• Cell Biology and Cancer – "The unit consists of lesson plans, which are accessed through the Teacher’s Guide section of the Web site and the multimedia student activities, which are accessed through the Student Activities page. The Web-based activities for students are only one part of the curriculum unit. The Lesson Plans provide the framework for both the hands-on classroom activities and the Web-based multimedia activities that make up this curriculum supplement. " Developed by the National Institutes of Health National Cancer Institute.
  • Helicobacter pylori and Gastric Pathology – Developed by John Hopkins School of Medicine.
  • Microbiology – Flash and Director based instructional media developed and maintained by the Department of Biological Sciences at the University of Alberta.
  • Microbiology & Cellular Animations – Site contains a series of interactive educational animations developed for immunology and microbiology textbooks. Developed by W. H. Freeman & Sumanas Inc.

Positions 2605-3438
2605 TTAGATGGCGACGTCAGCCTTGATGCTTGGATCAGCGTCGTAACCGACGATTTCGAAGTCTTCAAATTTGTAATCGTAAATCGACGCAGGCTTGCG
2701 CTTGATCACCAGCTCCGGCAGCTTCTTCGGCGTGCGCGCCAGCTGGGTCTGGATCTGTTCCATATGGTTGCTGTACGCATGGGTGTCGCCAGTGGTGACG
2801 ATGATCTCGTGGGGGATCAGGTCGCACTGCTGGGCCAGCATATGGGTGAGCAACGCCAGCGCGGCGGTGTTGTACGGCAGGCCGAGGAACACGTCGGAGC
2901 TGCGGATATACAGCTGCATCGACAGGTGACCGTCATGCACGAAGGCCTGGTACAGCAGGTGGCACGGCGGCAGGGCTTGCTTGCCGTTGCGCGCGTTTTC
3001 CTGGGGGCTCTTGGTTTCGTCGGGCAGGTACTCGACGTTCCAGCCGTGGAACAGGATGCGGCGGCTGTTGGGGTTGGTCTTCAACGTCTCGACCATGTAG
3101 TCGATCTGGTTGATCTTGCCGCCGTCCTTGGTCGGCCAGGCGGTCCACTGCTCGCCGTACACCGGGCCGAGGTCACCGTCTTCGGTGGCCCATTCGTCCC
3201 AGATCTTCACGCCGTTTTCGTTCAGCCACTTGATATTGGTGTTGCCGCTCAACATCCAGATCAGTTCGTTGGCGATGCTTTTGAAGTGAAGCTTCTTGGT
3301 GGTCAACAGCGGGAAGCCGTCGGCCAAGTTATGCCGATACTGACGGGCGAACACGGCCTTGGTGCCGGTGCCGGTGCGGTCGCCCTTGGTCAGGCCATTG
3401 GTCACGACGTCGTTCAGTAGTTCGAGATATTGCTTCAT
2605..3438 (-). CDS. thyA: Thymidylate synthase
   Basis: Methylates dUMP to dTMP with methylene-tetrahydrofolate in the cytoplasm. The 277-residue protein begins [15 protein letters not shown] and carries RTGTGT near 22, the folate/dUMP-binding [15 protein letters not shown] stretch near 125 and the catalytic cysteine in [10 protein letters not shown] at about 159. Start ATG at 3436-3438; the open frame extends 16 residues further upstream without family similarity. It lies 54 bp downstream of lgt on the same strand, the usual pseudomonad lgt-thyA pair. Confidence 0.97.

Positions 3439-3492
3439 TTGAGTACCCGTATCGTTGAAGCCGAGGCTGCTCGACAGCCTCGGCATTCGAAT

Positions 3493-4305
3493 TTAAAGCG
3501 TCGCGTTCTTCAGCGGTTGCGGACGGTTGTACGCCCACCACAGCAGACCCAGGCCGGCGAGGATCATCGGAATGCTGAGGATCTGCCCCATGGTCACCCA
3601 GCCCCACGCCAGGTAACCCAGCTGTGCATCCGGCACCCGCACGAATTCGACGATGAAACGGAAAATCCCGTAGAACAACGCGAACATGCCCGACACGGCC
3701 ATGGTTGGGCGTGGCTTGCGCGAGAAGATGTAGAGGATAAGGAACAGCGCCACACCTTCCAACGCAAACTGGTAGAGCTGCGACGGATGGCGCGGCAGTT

• Phagocytosis and Bacterial Pathogens – This interactive tutorial explores phagocytosis in macrophages. Developed by Thomas Terry at the University of Connecticut.

Transcription and Translation

  • eliRNA-based Mammalian Gene Silencing: A New Therapeutic Strategy – This animation compares and contrasts the therapeutic intervention approach of a conventional small molecule anti viral drug with an eliRNA anti-viral strategy.
  • mRNA Splicing – learning unit developed by Garland Science publishing.
  • Polyribosomes – learning unit developed by Garland Science publishing.
  • Protein Synthesis animation – developed by BioStudio Visual Communications